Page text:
The Selah Fire Department has undergone some major changes in 2021. But unless you have stopped by the station in the past few months, you may not be aware that there’s a new chief in town.
Jim Lange, the former deputy chief, has been managing day-to-day operations at SFD since January and will officially take the reins from retiring Chief Gary Hanna on April 1. Hanna, who joined the department as a volunteer in 1974 and became chief in 2013, said he is confident that the department is in good hands.
“Jim brings a lot of energy and new ideas, and his perspective is going to make a big difference in the growth of this department,” he said. “I’ve been here a long time, so having a new set of eyes on things has been really good.”
Lange joined the department in 2015 as the deputy chief and fire marshal. Until last year, he also served as the training officer, a position now held by Scott Willis.
The most recent hire, Mickey Gillie, took over as deputy chief and fire marshal on Jan. 1. The paramedic and firefighter spent the past seven years as an acting captain with the Sunnyside Fire Department, and Hanna likes what he brings to the operation.
“Mickey has a well-rounded background that’s going to benefit this community well,” the chief said. “During the interview process, he was the guy we thought had the skill set and the personality to fit in here. We are a small department and we work really closely together, so we needed to find someone with that same mindset.”
To help Lange and Gillie adjust, Hanna informed the staff in early February that they would be running the day-to-day operations. He let Lange move into his office, and he has been providing daily support. But after a 46-year career — 23 as a volunteer — Hanna has shifted his focus more toward special projects and easing the transition to new leadership.
“I’m a pretty open book; I share everything,” he said. “One of the things I’ve worked with Jim on the past few years is budgeting, and this year he took the lead role. I figure he has to like it if he’s going to inherit it.”
Hanna, 64, said he doesn’t plan to be a stranger around the department. He lives nearby and his wife, Janice, will continue as a volunteer firefighter. But he admits it won’t be easy to call it a career on March 31.
“I’ve made such good friends and memories over the years that it will be tough to walk out that door one last time,” he said. “But I think I will adjust OK.”
Hanna’s crew will also have to adjust to not having him around. Firefighter Ron Cline, a 20-year department veteran, said Hanna’s presence will be greatly missed — along with his biscuits and gravy, and white chili.
“It’s a real family atmosphere here, and Gary created that environment,” he said. “He just let us be us. We knew what our job was, and he always trusted us to get it done. He was such a pleasure to work with, and I’m going to miss seeing him every day.”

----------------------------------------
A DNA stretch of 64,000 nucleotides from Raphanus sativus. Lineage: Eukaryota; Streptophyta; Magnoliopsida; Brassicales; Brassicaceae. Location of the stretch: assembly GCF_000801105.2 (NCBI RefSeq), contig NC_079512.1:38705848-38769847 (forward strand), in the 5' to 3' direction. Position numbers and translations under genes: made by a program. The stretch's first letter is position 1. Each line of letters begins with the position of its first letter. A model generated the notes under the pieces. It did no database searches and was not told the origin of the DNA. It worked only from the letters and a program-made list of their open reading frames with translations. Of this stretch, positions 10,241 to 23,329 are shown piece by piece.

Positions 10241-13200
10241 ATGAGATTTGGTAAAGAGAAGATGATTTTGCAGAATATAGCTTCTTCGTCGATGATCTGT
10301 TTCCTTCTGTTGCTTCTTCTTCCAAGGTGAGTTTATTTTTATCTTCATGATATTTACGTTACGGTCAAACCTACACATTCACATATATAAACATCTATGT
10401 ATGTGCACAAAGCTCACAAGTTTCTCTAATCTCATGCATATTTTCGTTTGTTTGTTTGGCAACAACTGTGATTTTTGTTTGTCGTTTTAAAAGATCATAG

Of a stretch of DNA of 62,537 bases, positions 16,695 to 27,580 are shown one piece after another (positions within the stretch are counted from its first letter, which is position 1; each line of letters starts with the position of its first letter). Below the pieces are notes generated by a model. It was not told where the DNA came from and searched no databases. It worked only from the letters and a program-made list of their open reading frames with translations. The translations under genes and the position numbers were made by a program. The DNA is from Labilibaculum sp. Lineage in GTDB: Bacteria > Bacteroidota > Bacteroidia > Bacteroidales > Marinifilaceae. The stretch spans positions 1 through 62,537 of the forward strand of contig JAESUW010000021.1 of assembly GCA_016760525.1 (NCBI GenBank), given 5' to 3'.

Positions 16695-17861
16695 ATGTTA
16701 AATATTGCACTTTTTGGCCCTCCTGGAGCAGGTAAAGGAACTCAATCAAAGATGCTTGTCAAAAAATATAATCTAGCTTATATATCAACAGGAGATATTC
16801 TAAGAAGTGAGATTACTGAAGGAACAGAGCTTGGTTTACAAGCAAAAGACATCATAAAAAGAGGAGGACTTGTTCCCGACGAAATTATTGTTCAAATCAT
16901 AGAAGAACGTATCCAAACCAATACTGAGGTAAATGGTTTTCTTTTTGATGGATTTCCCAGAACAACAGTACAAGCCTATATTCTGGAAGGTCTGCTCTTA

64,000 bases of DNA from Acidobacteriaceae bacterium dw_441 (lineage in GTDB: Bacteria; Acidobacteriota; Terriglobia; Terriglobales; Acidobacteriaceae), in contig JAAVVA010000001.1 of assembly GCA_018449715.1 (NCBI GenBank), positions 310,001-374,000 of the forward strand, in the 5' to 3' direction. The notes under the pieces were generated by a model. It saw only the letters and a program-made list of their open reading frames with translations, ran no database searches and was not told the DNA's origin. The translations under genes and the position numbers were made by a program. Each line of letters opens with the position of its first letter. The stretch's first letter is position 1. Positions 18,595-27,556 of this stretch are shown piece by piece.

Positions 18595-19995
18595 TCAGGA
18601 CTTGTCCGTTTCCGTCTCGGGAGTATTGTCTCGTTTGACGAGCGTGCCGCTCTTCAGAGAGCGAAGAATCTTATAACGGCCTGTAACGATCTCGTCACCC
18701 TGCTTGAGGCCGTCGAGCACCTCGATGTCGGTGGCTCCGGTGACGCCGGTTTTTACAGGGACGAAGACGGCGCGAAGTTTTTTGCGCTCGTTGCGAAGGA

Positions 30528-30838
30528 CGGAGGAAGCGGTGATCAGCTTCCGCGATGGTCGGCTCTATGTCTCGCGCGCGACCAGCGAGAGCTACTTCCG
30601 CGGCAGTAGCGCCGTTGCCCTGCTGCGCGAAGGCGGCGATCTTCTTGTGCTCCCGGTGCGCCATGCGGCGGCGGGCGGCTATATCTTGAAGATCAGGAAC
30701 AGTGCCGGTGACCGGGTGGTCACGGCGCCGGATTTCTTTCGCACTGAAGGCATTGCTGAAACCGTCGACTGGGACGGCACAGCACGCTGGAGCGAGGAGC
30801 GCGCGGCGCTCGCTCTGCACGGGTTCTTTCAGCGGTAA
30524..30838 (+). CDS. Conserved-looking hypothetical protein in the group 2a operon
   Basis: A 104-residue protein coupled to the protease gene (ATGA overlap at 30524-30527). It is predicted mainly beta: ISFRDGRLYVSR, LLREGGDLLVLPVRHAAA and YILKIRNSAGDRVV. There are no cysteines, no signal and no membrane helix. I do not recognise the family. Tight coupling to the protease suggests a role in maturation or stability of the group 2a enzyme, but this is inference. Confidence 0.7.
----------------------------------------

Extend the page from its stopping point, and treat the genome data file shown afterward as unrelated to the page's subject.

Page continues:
Cline and the rest of the crew — seven full-time employees, one part-time administrator and 52 paid-call volunteers — appreciate all Hanna has done to ensure a smooth transition. By preparing Lange to take over well in advance of his retirement, Hanna showed how much he cares about his fellow firefighters.
“He didn’t have to do that, but he was looking toward the future,” Cline said. “He wanted to make sure we had good leadership and that we were set up to be successful. That’s just the way Gary was — he always wanted to make sure we were prepared.”
Cline pointed to the number of former Selah firefighters who have gone on to become fire chiefs themselves, thanks in large part to Hanna’s leadership.
“We’ve seen five or six of our guys become chiefs in other places, and it all started here,” he said. “Gary always encouraged us to better ourselves, and he did whatever he could to help us further our careers, whether it was here or somewhere else. He was such a positive role model for so many guys and gals in this department over the years.”
As Hanna prepares for the next chapter in his life, he said he feels good about the state of the department, both in terms of personnel and community support. He pointed to the maintenance and operations levy passed by voters in 2019 that has allowed SFD to repair firetrucks and fix equipment, plus build some much-needed reserves.
“That was huge because we were starting to see red,” Hanna said. “The public has always been very supportive, and because of their help, our funding is fairly solid right now.”
Even with all of the department’s recent success, Hanna has never been one to pat himself on the back. He is quick to credit his crewmembers for the strides the SFD has taken since he became chief, and he is confident they will continue to excel in his absence.
“I don’t think of myself as the one who’s done it — it’s been a group effort,” he said. “I just think about the department as a whole, and if we’re doing the best we can. With the help of some really great people, I can say that we are.”